Thursday, July 14, 2011

Protest and Parliament

Some people have objected to my last two posts about Lockwood Smith's refusal to swear Hone Harawira in as an MP today. According to them, Smith was simply enforcing the law, and it is unfair to portray him as a white supremacist for doing so.

To put it politely, fuck them.

To point out the obvious, not everyone accepts our current constitutional provisions. Some people, such as Harawira, want a greater role for Maori and the Treaty. Others (including myself) are republicans, and do not see why we should swear allegiance to a foreign monarch. We are entitled to hold those views, and express them in public, and those rights do not suddenly end if someone is elected to Parliament. In fact, an MP elected with such views would be failing their voters if they did not use the opportunity presented by being sworn in to make a symbolic statement of dissent.

As previously noted, our Parliament has long had an accepted practice for dealing with this. MPs make their statement, then they do it again "properly". This respects the diversity of MP's views, while ensuring that the law is complied with. But suddenly, out of the blue, Smith has changed that practice, and is now requiring that MPs be sworn in in the legal form from the outset. No symbolic dissent is permissible. While cloaked in petty legalism, at its heart this is about cultural supremacy, and in particular the supremacy of Smith's dead white male monarchist culture over the new New Zealand culture which has been growing here for the last 40 years.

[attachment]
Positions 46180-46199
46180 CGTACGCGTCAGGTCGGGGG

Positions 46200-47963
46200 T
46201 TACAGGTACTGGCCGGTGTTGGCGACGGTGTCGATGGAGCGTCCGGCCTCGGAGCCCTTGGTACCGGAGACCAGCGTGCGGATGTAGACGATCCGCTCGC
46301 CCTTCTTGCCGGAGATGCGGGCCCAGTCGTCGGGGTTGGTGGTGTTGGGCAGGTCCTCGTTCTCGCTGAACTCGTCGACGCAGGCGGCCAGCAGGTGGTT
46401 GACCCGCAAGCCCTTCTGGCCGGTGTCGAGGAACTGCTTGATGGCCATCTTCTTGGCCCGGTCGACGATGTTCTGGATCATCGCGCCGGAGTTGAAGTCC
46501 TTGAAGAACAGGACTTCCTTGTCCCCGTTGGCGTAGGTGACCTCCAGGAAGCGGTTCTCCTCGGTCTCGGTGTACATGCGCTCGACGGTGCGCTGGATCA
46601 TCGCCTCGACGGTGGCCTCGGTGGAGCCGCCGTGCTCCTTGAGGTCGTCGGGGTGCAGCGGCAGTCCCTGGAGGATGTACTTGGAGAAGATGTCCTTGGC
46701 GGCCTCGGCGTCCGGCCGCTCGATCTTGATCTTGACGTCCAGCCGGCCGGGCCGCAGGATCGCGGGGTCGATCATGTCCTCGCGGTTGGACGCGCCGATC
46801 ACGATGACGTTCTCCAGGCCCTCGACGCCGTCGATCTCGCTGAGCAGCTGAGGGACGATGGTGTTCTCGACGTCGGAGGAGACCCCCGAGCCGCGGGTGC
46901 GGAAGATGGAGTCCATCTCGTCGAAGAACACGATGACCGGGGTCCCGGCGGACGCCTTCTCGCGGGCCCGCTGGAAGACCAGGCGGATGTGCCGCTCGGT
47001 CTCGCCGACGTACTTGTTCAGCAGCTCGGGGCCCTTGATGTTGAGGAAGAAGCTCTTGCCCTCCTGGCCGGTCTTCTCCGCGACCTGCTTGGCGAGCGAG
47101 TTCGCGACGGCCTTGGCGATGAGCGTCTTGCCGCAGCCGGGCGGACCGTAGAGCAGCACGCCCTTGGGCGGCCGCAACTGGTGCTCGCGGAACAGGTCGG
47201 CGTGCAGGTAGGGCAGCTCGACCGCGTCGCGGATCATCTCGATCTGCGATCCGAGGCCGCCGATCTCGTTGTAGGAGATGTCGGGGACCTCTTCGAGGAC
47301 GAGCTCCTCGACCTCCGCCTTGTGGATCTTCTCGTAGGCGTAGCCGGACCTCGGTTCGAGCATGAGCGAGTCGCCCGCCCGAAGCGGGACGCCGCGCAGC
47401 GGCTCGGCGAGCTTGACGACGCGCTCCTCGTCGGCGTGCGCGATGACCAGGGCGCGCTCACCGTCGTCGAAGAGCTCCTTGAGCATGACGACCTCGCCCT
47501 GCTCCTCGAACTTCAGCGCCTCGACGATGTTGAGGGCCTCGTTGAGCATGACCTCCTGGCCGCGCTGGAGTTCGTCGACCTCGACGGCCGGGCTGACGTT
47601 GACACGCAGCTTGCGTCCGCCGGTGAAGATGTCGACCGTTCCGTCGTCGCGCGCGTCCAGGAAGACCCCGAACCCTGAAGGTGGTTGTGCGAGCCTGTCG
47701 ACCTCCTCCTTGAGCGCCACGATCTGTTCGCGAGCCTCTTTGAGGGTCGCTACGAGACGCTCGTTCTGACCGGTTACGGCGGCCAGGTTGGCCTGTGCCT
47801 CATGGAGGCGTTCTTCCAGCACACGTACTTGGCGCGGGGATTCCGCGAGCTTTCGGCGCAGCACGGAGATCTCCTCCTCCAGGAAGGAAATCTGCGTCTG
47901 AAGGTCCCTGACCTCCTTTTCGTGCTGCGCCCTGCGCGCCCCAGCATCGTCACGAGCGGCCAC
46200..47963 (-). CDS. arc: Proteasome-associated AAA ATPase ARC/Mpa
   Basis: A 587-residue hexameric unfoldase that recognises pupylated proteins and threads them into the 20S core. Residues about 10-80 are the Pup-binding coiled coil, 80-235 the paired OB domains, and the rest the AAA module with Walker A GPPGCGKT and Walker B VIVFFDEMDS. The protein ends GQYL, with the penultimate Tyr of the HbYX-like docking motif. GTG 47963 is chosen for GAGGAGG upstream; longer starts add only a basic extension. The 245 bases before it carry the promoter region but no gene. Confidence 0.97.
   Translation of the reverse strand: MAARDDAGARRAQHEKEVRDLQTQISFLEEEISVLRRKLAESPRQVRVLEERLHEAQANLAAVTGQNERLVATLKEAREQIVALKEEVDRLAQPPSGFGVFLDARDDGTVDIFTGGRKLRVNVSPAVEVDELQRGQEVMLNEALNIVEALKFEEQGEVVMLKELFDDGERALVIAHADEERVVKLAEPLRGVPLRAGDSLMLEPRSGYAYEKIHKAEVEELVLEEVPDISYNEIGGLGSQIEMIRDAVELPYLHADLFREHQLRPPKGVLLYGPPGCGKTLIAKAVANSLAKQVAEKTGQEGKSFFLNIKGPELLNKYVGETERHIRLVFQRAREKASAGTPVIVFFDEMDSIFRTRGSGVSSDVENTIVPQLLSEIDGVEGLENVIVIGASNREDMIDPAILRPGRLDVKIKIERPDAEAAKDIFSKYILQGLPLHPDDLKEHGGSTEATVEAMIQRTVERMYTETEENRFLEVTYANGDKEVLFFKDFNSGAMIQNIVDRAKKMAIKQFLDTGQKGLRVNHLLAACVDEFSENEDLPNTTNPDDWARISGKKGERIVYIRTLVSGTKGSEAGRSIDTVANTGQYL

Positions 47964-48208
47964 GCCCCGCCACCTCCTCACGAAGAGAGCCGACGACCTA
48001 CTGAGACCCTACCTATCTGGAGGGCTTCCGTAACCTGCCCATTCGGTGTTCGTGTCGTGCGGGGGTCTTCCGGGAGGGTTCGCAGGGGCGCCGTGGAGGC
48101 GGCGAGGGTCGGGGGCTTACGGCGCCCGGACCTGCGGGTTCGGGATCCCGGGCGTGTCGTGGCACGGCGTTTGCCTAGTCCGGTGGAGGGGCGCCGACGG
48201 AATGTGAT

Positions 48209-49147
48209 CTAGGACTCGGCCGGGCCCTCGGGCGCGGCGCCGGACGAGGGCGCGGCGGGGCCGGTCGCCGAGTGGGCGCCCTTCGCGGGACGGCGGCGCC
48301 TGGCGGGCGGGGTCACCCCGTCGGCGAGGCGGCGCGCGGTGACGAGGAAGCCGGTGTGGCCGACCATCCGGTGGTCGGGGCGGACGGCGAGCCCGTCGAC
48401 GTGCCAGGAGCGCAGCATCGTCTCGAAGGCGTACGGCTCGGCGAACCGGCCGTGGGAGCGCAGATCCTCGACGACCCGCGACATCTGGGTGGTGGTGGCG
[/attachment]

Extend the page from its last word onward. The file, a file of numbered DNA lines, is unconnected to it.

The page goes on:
To claim that it is somehow "disrespecting Parliament" to symbolically refuse to take the affirmation in its proper form (and then do it) is an exact reversal of the truth. It is disrespecting Parliament, disrespecting our democracy, to forbid it. And it is disrespecting the people of New Zealand to try and erase our differences and enforce a monolithic culture upon those who represent us.

These are real disagreements, and they are to be solved by argument, the way we do things in a democracy. Symbolic protests such as Harawira's are part of that process. They highlight the absurdity of the current situation, and hopefully provoke us to think about why "our" representatives are promising to obey an old lady 19,000km away rather than the people who elected them. Or why our public oaths of office and our constitution still do not reflect our founding document, the Treaty of Waitangi. Outlawing such protests, and seeking to erase them, will not make those questions go away. All it does is bring our Parliament, and its Speaker, into disrepute.